In what some direct-broadcast satellite insiders saw as an
all-but-inevitable move, DirecTV Inc. filed a countersuit against EchoStar Communications
Corp. last week.
"Filing a countersuit is probably more strategic than
anything," Tellus Venture Associates president Steve Blum said. "It's part
and parcel of fighting the suit that EchoStar filed."
EchoStar filed suit against DirecTV in early February in a
federal district court in Denver, charging DirecTV with antitrust violations and
monopolistic practices in trying to shut EchoStar out of national retail distribution.
Last Monday, DirecTV retaliated with a suit of its own in
the same court, denying EchoStar's earlier charges and claiming that EchoStar
interfered with DirecTV's contracts, infringed on its PrimeStar trademark and misled
consumers with false advertising.
"It sounds like a bit of a food fight," The
Yankee Group analyst Bruce Leichtman said last week. "I'd like to see who gets
hit by the tomato first."
DirecTV's position is that EchoStar's original
suit is flawed because EchoStar claims regularly in its ads that cable, and not satellite,
is its primary competition. DirecTV's countersuit noted that EchoStar's strategy
of selling its service through local and regional retailers has been successful in
building a subscriber base of more than 3.4 million Dish Network customers.
DirecTV spokesman Bob Marsocci also said last week that
EchoStar has elected to market its products and services in a way that directly competes
with its retailers, rather than supporting them.
Later in the week, DirecTV announced that it would sell its
own hardware over its toll-free number, 1-800-DIRECTV. It also promotes
electronic-commerce sales through links to online retailers on its Web site. Marsocci said
DirecTV's direct-sales initiative is designed to complement retail, and not to
compete with it.
"Retail is our primary distribution channel," he
added. "It always has been, and it always will be. The majority of our customers buy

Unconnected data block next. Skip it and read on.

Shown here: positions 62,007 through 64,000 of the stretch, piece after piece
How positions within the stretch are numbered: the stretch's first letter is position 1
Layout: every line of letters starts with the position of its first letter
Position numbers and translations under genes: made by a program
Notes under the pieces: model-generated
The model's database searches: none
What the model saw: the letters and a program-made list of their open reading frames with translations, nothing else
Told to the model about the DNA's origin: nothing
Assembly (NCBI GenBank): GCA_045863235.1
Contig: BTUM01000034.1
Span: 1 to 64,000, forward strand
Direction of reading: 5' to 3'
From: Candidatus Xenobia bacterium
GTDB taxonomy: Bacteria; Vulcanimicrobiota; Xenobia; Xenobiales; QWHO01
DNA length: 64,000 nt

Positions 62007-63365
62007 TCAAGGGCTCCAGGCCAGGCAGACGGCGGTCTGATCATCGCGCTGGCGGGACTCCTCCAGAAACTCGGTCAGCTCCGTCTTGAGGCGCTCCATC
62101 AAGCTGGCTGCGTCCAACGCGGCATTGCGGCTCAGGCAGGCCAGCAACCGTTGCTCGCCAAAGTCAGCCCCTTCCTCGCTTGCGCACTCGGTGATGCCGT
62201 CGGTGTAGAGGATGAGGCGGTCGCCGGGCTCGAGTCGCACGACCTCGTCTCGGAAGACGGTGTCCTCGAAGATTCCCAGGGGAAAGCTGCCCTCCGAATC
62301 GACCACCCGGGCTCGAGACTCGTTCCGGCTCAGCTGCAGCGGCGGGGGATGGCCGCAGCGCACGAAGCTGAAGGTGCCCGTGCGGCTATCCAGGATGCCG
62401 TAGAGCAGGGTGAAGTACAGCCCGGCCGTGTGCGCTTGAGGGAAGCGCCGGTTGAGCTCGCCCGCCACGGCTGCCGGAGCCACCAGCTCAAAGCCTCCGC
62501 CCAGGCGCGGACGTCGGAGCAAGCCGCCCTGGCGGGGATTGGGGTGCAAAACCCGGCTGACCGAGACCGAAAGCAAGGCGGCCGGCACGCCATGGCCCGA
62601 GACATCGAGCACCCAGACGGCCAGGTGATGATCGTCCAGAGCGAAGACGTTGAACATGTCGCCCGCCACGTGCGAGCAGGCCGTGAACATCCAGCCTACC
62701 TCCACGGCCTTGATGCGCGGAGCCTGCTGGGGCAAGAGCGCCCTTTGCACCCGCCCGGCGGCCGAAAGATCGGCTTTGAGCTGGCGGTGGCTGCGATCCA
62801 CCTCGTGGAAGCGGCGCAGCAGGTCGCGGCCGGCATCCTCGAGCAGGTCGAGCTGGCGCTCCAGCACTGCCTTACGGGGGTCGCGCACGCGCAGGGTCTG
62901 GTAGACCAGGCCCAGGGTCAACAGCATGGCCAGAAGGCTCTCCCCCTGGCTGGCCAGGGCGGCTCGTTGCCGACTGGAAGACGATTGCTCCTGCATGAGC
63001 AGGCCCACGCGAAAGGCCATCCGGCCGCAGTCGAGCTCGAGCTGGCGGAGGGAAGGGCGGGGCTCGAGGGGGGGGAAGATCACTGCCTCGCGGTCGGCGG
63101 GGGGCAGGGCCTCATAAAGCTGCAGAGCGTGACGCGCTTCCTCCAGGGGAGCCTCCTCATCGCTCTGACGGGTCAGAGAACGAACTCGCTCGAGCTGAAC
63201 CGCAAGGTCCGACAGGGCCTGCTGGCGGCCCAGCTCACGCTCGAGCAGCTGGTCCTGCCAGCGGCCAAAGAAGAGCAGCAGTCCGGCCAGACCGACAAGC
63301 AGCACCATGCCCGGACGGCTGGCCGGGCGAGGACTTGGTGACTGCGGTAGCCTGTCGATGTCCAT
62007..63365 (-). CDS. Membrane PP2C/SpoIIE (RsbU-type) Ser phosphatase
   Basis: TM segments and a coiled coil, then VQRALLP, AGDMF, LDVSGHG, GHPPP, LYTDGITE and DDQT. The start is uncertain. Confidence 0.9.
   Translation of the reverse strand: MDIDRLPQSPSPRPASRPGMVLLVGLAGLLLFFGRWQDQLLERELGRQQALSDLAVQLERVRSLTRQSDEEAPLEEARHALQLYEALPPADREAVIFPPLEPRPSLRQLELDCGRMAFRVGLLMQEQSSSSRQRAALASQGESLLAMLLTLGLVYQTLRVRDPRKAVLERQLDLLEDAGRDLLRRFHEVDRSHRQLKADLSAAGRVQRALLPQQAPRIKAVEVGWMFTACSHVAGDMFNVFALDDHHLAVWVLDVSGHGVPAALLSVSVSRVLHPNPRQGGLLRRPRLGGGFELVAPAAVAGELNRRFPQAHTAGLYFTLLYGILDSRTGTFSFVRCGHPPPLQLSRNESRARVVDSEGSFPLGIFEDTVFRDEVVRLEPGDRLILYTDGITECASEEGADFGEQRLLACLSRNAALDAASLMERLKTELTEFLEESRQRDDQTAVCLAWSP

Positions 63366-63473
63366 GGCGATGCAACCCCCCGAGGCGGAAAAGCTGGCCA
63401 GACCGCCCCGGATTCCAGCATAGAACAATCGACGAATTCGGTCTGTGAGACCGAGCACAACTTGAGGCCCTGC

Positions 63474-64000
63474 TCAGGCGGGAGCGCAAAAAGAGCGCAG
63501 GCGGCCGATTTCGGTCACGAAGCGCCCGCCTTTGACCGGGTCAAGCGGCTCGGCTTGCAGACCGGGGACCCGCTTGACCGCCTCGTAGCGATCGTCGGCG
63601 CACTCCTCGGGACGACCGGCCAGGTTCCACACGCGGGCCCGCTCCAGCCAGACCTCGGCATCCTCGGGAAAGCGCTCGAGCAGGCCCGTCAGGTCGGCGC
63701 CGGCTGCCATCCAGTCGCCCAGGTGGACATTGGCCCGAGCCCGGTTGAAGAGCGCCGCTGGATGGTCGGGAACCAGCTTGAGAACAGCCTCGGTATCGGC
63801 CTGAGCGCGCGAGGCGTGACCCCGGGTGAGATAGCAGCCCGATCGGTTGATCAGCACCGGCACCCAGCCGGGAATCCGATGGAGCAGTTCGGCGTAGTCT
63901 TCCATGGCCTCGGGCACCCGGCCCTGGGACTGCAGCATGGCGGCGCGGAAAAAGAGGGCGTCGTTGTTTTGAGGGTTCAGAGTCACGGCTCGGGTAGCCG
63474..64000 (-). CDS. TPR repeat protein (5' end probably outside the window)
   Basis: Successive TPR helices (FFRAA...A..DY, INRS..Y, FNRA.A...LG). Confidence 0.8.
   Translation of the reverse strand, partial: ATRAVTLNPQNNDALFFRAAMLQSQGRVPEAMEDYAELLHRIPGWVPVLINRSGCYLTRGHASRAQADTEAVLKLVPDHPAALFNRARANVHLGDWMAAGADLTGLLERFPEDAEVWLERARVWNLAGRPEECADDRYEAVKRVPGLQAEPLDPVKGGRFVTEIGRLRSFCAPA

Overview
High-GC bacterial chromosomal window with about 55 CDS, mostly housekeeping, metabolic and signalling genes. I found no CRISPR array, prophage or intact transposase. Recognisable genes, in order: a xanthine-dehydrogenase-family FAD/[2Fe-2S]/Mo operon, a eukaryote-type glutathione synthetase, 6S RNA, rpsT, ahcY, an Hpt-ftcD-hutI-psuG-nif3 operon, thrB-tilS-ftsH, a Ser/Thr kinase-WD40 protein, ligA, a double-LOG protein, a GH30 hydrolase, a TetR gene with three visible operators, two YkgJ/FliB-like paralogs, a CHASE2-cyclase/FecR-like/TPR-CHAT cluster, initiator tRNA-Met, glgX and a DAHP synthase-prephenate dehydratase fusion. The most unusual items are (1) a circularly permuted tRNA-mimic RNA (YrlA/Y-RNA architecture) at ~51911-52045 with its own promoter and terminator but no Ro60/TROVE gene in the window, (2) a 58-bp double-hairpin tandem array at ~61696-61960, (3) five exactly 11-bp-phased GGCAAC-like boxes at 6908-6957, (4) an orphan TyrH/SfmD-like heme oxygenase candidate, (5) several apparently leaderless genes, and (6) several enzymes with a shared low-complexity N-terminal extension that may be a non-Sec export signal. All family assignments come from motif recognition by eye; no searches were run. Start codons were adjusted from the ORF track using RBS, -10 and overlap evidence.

our product at Circuit City [Stores Inc.], Best Buy [Co. Inc.] or RadioShack."
Those three national retailers do not carry EchoStar's
In a conference call with analysts last Monday before the
DirecTV countersuit was filed, EchoStar chairman Charlie Ergen said the company would
continue to seek expanded distribution for its Dish products.
He assured analysts that the EchoStar suit filed last month
was "not a knee-jerk reaction," adding that he would decline further public
comment on the legal proceedings. "It's not something we're going to
litigate in the press," Ergen said.
DirecTV's suit claims that EchoStar interfered with
DirecTV's contract with Kelly Broadcasting Systems to deliver non-Hispanic
foreign-language channels starting in the first quarter of this year. In its suit, DirecTV
unveiled EchoStar's plans to acquire Kelly Broadcasting, which EchoStar confirmed
last Thursday in a press release.
EchoStar said it has appointed Kelly Broadcasting CEO
Michael Kelly as senior vice president of international programming and operations. In
addition, EchoStar will pay Kelly Broadcasting $3.5 million in cash, plus approximately
255,000 shares of EchoStar common stock.
Kelly Broadcasting had already supplied EchoStar with some
of its foreign-language programming.
At press time late last week, DirecTV had not yet said
publicly how it would proceed with plans for a non-Hispanic foreign-language service. The
company already delivers its "Para Todos" Spanish- and English-language
programming service to a number of U.S. markets, and it plans to go nationwide with the
service in the next several weeks.
In last week's lawsuit, DirecTV also claimed that
EchoStar used the PrimeStar trademark to mislead PrimeStar by DirecTV customers into
converting to EchoStar's Dish system.
Until recently, EchoStar targeted PrimeStar customers on
its Web site with a free-equipment offer and paid its dealers special commissions to
convert PrimeStar customers to Dish. DirecTV alleged in its suit that EchoStar and its
dealers attempted to confuse PrimeStar customers into thinking that the Dish hardware was
part of a normal equipment upgrade.
DirecTV bought PrimeStar Inc.'s medium-power
satellite-subscriber base more than one year ago, and it is still in the process of
converting the remaining customers to its own high-power service.
Ergen told analysts last week that EchoStar's
conversions of former PrimeStar customers are trailing off, and the company does not
expect to actively pursue that market going forward.
"The quality of the PrimeStar customers left is
suspect," Ergen said, adding that the PrimeStar customers Dish signed up earlier
"are good customers."
Another of DirecTV's complaints last week was that
EchoStar gained unfair DBS market advantage through falsely advertising the availability
of broadcast-network signals prior to the passage of the Satellite Home Viewer Improvement
Act. EchoStar launched local-to-local service in a number of markets before the
legislation was even enacted.
DirecTV also said EchoStar ran confusing ads with the tag
line, "Your Ticket to the NFL," designed to mislead potential customers about
the number of National Football League games available to the typical Dish subscriber.
Both EchoStar and DirecTV are seeking jury trials.
"Somewhere down the line, they'll settle, and
then hopefully, they'll both get down to the business of fighting cable," Alpert
& Associates president Mickey Alpert said.
"Once you go into court, you never know what's
going to happen," he added. "It's not a rational process."